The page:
Mapping GT: From Texas to Georgetown, Connections Abound

Everyone has a story. And every story is a treasure.

The more stories we receive, the more connections we make. So much of Georgetown’s vibrancy comes to life in the stories our Mapping Georgetown project has received. This vibrance is, of course, the spirit of the people who live, visit, walk, ride and scoot through the streets” of our wonderful community.

Our fun, light series today will share priceless Georgetown connections “for a reason, a season or a lifetime.” Viewing each story, no matter how big or small always brings us joy. The hope is for you, the reader, to also feel and en-joy!

I met Patrick Garvey and his wife Patty at a “Dumbarton at Dusk” seasonal evening event, open to the public. The casual soiree and my visit with the Garveys were delightful. Amusingly, Patrick Garvey noticed that the shape of the map of Georgetown resembled that of Texas. So, of course, he had to give us his Georgetown story. But his came by way of Texas…

Thank you, Pat, for drawing this clever Mapping Georgetown map, right on the spot!


Patrick Garvey’s story-map as submitted to the Mapping Georgetown project.

Here’s Patrick’s Story-Map and Follow-Up for the Mapping Georgetown Project:

“I moved from Texas to Washington D.C. in the 1970s. I attended mass at Georgetown University and fell in love with the D.C. area. I vowed to all my friends that I was coming to Washington for a short stint and I would go back to Texas.

Forty years later, I’m still in Washington! Do I miss Texas? Sure, but not really! Washington – the most Dynamic and exciting city in America! This is home! This is where – I belong!”

So many of those individuals who submit a story-map to us thank Mapping Georgetown for the experience. They find the act of crafting their narrative more thought-provoking and revealing than they ever would have expected. In a follow-up email, Pat expounded on this feeling and offered more comparisons:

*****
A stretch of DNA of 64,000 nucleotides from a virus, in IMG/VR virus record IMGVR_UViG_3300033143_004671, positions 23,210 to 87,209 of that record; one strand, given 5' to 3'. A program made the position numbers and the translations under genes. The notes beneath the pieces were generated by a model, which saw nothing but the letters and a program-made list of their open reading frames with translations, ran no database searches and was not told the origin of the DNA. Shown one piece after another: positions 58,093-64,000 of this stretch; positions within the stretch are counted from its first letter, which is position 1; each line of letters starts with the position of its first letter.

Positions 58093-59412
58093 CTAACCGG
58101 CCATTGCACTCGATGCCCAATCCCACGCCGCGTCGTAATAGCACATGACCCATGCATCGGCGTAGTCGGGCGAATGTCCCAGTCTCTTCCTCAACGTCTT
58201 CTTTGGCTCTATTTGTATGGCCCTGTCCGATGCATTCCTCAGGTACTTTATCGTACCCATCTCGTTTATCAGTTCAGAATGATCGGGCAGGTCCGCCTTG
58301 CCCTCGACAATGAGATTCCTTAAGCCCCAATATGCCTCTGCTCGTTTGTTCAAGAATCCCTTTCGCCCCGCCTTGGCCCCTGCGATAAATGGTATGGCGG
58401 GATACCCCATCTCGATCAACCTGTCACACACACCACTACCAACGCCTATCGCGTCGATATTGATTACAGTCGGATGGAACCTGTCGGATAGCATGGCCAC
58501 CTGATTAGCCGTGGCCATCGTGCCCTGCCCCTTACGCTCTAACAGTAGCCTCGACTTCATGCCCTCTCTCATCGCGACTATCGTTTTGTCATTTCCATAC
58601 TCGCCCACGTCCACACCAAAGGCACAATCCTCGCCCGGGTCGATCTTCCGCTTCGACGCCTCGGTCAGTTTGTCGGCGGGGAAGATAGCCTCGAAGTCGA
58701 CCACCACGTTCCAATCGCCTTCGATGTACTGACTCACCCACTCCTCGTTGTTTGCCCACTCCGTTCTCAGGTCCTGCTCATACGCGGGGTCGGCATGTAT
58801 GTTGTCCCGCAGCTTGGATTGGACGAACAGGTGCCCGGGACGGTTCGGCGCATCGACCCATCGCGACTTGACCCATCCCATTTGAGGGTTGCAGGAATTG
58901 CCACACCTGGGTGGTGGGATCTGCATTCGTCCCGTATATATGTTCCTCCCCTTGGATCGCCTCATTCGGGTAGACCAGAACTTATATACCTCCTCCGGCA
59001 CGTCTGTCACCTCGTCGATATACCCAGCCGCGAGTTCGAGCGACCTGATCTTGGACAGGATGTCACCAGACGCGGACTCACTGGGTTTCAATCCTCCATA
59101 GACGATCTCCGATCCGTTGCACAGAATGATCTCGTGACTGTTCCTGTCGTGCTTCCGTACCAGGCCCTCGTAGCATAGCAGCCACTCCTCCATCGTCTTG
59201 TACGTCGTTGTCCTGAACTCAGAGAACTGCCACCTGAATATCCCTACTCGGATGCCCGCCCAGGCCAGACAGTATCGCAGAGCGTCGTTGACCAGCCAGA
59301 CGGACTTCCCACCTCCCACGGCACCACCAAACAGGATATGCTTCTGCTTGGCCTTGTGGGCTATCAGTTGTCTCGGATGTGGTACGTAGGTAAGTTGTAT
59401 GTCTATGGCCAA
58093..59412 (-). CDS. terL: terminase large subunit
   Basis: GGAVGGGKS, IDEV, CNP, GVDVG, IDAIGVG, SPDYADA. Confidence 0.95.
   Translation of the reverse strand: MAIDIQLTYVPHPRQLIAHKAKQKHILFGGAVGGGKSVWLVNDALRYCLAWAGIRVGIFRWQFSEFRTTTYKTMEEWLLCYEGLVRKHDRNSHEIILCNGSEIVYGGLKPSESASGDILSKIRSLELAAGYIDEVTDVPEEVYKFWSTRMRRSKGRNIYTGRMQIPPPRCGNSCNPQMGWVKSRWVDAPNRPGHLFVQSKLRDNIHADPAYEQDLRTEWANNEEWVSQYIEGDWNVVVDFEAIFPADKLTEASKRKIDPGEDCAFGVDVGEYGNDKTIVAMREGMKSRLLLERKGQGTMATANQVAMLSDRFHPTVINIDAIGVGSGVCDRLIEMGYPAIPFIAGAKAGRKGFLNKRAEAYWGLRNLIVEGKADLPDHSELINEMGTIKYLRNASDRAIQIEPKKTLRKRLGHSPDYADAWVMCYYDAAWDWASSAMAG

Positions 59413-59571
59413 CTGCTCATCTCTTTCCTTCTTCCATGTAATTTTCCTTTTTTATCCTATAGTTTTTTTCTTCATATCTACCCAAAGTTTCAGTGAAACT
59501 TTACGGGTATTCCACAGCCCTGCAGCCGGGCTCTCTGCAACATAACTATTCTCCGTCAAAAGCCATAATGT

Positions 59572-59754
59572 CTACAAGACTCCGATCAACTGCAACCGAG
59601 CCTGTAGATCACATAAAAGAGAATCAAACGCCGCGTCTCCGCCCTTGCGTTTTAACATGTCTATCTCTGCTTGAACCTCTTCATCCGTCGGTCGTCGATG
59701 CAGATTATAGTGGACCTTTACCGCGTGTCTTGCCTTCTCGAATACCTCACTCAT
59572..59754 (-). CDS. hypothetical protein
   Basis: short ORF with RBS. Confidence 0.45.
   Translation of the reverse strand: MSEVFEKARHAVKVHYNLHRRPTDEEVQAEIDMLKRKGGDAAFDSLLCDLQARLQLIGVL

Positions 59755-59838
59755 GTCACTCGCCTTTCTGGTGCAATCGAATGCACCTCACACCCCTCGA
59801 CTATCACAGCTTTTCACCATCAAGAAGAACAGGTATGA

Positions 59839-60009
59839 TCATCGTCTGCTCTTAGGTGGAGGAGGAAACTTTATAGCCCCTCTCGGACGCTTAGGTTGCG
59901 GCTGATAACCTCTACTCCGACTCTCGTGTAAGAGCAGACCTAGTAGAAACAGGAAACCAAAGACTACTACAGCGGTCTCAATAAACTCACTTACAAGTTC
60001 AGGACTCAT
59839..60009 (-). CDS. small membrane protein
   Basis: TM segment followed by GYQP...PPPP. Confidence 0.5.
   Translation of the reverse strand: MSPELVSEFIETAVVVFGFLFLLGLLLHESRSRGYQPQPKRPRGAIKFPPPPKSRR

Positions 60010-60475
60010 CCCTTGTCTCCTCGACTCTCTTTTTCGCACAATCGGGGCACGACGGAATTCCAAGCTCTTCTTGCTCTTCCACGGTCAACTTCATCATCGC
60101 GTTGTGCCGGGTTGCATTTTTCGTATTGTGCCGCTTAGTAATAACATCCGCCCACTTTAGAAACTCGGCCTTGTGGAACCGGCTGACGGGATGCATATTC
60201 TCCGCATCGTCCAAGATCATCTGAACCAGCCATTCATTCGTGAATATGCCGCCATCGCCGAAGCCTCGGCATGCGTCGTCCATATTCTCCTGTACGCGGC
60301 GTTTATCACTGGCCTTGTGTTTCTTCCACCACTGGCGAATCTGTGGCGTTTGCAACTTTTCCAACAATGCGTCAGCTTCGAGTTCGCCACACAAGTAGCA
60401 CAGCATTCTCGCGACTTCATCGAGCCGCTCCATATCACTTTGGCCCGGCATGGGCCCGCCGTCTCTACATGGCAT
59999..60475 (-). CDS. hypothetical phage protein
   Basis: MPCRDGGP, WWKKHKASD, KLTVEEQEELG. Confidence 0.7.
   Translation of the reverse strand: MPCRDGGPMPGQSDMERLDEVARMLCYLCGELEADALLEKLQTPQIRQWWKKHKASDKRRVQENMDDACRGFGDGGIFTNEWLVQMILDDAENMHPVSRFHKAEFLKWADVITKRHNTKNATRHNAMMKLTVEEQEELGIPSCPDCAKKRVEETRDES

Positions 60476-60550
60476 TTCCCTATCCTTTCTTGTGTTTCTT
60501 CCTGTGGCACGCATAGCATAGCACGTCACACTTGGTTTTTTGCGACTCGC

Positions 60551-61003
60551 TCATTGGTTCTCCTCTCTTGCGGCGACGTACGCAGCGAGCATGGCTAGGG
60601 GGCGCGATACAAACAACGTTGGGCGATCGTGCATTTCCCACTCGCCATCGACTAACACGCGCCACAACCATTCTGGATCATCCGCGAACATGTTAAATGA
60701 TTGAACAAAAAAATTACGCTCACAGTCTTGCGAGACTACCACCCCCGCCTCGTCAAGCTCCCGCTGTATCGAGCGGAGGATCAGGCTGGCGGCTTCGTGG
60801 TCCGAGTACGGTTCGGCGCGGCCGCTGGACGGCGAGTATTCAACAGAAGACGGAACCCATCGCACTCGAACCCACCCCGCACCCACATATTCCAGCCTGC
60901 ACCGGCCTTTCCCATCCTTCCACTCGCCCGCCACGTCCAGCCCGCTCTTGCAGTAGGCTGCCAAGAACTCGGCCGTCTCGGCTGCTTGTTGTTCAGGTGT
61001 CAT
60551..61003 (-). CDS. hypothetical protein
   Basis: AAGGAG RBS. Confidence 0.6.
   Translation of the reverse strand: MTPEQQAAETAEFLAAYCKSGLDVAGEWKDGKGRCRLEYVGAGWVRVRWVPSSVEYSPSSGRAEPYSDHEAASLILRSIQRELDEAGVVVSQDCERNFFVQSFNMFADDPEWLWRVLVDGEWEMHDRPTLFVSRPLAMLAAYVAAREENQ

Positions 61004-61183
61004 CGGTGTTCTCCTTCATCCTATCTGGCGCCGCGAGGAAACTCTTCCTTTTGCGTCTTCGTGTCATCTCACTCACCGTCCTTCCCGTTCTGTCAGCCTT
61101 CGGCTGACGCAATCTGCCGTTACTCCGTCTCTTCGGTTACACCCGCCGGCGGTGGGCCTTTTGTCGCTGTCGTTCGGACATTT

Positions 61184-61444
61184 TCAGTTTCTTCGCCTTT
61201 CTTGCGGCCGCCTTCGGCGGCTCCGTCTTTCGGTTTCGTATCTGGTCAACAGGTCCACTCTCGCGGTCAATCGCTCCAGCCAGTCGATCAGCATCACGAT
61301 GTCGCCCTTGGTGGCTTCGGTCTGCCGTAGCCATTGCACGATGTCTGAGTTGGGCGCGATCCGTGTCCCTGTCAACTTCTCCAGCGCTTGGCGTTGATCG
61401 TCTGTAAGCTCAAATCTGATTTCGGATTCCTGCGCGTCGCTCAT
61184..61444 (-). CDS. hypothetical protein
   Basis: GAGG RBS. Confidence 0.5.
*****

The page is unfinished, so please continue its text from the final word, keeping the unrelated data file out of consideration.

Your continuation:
“I thought of the Georgetown / Texas connection again this morning. For me there are so many similarities:
Texas money was my first true exposure to real wealth; Georgetown certainly has the aura of wealth in Washington.

Texas is where I realized my desire to be a Jesuit; Georgetown was where I first worshiped in a Jesuit community at Holy Trinity and Dalgren Chapel on campus.

Texas was where I had my graduate studies on public policy; Georgetown is where I learned about power and influence.

Texas is where I had a love for BBQ; Georgetown was where I learned of power lunches and dinners.

Texas, I thought had the prettiest women in America; but it was in Georgetown that I fell in love and was married!”

And these are the sorts of connections that are so heartwarming and unexpected!


­­­­­This Mapping Georgetown story can be viewed in full at

We encourage you to submit your story of your Georgetown connection to this community collection. Blank templates can be printed from the home page of or picked up from The Georgetown Public Library.

To learn more about the Mapping Georgetown project see If you need any help or assistance, please don’t hesitate to contact Marilyn Butler at:













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